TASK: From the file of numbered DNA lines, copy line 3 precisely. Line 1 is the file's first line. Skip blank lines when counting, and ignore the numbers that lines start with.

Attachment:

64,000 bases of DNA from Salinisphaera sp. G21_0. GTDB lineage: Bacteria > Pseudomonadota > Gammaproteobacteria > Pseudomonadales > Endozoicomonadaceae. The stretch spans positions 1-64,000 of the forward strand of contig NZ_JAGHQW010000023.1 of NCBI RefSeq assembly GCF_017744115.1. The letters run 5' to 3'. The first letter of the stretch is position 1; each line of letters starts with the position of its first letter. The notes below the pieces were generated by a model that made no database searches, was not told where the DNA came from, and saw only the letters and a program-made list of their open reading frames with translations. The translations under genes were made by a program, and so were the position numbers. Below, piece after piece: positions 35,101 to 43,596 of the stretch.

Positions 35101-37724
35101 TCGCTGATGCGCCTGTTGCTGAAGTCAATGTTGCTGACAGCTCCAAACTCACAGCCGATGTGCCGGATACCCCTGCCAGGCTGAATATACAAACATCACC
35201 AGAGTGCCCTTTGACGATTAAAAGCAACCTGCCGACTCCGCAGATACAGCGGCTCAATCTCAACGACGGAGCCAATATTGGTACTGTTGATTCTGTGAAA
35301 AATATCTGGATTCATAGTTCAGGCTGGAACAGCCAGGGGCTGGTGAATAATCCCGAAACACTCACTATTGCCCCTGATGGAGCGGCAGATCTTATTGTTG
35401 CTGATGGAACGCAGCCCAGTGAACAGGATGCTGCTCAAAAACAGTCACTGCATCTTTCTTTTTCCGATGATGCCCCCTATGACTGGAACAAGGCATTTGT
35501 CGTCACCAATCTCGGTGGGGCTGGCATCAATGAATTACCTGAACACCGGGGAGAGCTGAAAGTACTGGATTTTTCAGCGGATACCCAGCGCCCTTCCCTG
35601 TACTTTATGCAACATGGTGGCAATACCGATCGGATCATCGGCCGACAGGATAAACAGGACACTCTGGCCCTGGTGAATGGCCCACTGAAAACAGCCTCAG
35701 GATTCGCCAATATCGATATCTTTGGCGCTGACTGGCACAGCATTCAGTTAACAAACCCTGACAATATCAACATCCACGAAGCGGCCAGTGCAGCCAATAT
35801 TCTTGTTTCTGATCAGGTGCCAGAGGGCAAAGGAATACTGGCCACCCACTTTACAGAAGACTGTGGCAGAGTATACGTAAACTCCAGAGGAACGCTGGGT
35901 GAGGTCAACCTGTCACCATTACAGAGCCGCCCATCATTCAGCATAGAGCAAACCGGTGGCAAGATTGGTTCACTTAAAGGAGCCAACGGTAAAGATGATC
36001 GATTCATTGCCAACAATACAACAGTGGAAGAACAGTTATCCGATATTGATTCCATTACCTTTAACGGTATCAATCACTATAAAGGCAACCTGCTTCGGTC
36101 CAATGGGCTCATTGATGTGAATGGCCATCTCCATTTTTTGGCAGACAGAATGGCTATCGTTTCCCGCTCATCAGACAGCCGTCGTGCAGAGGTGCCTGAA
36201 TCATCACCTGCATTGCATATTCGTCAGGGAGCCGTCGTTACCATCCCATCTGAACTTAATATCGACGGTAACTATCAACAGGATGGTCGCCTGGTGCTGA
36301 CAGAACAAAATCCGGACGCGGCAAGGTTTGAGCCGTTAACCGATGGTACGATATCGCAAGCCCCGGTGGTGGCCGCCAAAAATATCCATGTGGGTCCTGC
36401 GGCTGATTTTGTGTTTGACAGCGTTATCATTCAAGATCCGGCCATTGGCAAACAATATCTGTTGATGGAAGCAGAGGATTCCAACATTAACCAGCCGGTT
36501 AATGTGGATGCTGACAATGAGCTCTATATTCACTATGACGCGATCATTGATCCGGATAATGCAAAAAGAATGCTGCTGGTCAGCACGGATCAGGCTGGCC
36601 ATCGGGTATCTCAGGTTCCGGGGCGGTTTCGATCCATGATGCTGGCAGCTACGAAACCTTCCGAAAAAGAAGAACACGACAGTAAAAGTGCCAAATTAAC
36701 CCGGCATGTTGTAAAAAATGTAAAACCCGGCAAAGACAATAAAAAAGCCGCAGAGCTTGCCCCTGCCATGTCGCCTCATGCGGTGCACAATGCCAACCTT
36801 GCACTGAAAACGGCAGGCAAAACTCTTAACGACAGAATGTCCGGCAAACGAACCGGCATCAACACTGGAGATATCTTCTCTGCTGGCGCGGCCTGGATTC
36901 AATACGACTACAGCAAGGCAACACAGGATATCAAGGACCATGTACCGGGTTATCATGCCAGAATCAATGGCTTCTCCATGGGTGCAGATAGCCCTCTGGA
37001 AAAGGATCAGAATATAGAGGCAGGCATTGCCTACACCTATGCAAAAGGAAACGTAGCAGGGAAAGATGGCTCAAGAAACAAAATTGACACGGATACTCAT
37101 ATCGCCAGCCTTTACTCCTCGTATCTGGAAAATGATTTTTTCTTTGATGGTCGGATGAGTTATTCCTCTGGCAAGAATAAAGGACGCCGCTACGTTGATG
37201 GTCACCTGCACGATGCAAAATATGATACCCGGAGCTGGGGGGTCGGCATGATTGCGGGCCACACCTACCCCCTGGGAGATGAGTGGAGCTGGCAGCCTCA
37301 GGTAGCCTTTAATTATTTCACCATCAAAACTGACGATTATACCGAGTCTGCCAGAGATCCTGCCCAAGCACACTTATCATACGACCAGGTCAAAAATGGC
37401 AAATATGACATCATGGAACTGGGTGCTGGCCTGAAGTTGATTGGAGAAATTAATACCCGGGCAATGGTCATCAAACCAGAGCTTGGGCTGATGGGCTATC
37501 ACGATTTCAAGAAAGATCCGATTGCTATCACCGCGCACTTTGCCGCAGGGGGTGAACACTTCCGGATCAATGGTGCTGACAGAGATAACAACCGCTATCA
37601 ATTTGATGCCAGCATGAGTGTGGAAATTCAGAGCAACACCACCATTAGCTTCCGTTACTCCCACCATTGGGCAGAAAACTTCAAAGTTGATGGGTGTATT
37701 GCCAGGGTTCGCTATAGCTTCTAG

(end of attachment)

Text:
35101 TCGCTGATGCGCCTGTTGCTGAAGTCAATGTTGCTGACAGCTCCAAACTCACAGCCGATGTGCCGGATACCCCTGCCAGGCTGAATATACAAACATCACC